Lent and the Unconditional Love of God

the Last Sunday after Epiphany
February 23rd, 2020

Today’s readings are:
Exodus 24:12-18
Psalm 99
2 Peter 1:16-21
Matthew 17:1-9

Click here to access these readings.

       So you’ve only got a week left, right? I mean, you’ve got until Tuesday night and maybe a little into Ash Wednesday, but, really, you’ve only got until next Sunday to figure out what you’re going to give up for Lent. You’ve only got another week before I start pestering you with, “So, what did you give up for Lent?” and “How’s it going? With the Lent thing?” and “Do you need me to pray for you?” A friend of mine, in seminary, told me that his sending priest once gave up Lent for Lent. “You can’t do that!” my friend said, and the priest only shrugged his shoulders. But there’s no shrugging shoulders for me: I’m gonna ask!

       Jokes aside, Lent is beginning soon, and it is traditional (and spiritually healthy) to either give up something or to take on a new practice. And that’s because we’re preparing: we’re preparing for Easter, the time when we celebrate the world’s new birth, the 8th day of the week, when Jesus Christ rose from the death and destroyed death forever. That’s something you prepare for.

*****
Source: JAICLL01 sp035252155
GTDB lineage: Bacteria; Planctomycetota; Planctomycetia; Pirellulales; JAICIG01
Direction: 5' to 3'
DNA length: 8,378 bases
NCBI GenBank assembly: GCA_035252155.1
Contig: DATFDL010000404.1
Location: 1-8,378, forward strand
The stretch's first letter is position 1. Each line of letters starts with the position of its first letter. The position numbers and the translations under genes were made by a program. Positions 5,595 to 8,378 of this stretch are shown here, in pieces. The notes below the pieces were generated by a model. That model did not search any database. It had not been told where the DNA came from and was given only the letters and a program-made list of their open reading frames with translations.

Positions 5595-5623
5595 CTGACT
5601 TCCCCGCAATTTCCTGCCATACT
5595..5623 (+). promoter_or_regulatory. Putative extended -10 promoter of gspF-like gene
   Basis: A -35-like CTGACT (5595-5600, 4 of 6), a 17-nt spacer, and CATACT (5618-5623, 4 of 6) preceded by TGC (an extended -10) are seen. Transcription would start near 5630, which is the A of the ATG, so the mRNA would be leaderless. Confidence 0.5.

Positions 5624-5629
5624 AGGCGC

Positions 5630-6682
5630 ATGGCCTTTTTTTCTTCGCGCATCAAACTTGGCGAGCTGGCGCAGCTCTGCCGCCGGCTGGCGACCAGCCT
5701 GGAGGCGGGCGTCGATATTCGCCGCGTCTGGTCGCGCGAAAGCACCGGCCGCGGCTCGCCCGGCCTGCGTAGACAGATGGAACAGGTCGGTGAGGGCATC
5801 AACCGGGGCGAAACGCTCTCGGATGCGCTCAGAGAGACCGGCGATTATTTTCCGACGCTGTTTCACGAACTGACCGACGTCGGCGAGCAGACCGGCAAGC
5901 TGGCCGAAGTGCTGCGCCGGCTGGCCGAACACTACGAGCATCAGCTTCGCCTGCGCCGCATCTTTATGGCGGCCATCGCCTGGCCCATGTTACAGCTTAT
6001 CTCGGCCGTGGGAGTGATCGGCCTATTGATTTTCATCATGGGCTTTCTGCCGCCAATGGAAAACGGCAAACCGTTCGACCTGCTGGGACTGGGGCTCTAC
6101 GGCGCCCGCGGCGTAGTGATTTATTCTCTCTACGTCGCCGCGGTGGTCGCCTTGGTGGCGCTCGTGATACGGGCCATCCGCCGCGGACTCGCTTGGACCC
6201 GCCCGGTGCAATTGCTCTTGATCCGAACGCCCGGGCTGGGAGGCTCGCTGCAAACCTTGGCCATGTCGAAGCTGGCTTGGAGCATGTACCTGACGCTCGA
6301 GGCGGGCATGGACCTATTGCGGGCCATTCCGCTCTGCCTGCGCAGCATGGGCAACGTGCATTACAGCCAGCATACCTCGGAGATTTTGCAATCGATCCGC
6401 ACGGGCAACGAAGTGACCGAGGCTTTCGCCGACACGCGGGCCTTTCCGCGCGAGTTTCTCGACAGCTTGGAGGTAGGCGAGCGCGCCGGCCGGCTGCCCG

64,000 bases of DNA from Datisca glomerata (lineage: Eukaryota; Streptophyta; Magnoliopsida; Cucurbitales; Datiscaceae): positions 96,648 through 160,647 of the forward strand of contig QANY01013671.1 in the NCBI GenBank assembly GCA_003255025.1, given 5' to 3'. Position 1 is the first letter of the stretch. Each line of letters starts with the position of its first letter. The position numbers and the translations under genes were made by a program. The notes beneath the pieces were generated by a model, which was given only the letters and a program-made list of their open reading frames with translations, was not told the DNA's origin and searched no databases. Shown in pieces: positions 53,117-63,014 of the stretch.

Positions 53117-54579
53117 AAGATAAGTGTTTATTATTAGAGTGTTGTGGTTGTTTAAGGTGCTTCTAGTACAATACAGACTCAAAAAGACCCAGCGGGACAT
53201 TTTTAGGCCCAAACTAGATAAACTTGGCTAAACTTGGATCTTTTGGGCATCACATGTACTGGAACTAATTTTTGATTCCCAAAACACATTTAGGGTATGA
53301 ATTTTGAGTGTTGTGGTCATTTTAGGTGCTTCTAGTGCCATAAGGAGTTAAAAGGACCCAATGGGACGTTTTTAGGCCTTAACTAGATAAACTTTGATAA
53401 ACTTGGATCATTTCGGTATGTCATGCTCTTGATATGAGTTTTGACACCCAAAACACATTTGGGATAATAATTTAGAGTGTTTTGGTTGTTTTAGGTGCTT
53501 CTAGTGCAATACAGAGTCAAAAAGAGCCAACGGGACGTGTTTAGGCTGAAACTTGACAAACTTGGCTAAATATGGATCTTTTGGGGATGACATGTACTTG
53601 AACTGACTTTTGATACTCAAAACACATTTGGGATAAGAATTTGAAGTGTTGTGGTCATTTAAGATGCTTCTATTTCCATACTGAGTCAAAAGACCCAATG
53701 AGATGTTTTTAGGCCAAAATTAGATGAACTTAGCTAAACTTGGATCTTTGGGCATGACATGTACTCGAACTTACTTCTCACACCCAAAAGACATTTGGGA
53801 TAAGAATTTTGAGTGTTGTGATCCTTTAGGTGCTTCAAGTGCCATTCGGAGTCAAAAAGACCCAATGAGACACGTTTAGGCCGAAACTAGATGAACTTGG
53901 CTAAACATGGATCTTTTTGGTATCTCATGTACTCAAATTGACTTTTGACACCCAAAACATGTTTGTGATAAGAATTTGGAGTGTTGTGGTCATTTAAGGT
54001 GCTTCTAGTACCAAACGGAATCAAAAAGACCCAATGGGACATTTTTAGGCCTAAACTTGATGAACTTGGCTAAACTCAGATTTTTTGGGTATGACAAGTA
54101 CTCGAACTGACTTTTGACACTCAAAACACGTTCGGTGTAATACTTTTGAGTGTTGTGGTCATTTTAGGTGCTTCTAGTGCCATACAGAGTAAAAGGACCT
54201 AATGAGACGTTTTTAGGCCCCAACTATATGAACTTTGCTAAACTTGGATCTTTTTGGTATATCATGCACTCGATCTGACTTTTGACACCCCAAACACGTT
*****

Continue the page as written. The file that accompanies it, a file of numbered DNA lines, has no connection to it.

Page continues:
Preparations are important, right? Think of it: let’s say you’re getting ready to cook dinner. Instead of just turning on the stove and going at it, you should prepare a little, right? You should figure out what you’re going to make, maybe open up the cookbook. You should get out everything you need and, really, probably check the fridge to make sure you actually have everything you need. Otherwise you’ll be running around the kitchen, or running out to the store, right in the middle of cooking, and that might mess up what you’re trying to make.

Or, if you’re going on a trip to, say, Portland, you don’t just hop in the car and go. Otherwise, when you hit Roseburg you’ll realize you forgot your toothbrush; and when you hit Eugene you realize you forgot your wallet; and when you’re in Wilsonville you’ll be like, “Hey, where’s my wife?” You prepare for these things so that, when the thing comes, you’re not hung out to dry.

Now, a person might say: wait a second. Father Tim, you talk about God’s love every week. And I do. If you notice, I make sure that, in each and every one of my sermons, I say something about God’s love, how powerful it is, how healing it is, how it transforms us and guides us and holds us. God’s love is unconditional. We don’t need to do anything to earn it. It’s just right there, open and free, like birdsong in the springtime.

And so, if that’s true – which it is – that God loves us unconditionally, then what do we really have to prepare for? Why go through Lent if God’s love for us is right there before us with open arms, ready and willing to heal us, to give us hope, and to show us a light that we have longed for all our lives? Why prepare? I mean, if my children came in from the rain, cold and wet and dirty, and they were sad and alone for all that, I wouldn’t say, “Go take a bath first, then I’ll love you.” No, I’d scoop them up, get myself all dirty and wet, but who cares when someone is in need of and longing desperately for love? My love isn’t conditional; it’s love in the wet and the rain as well as in the warm sunshine. God’s love is the same, but only more so. So what are we preparing for?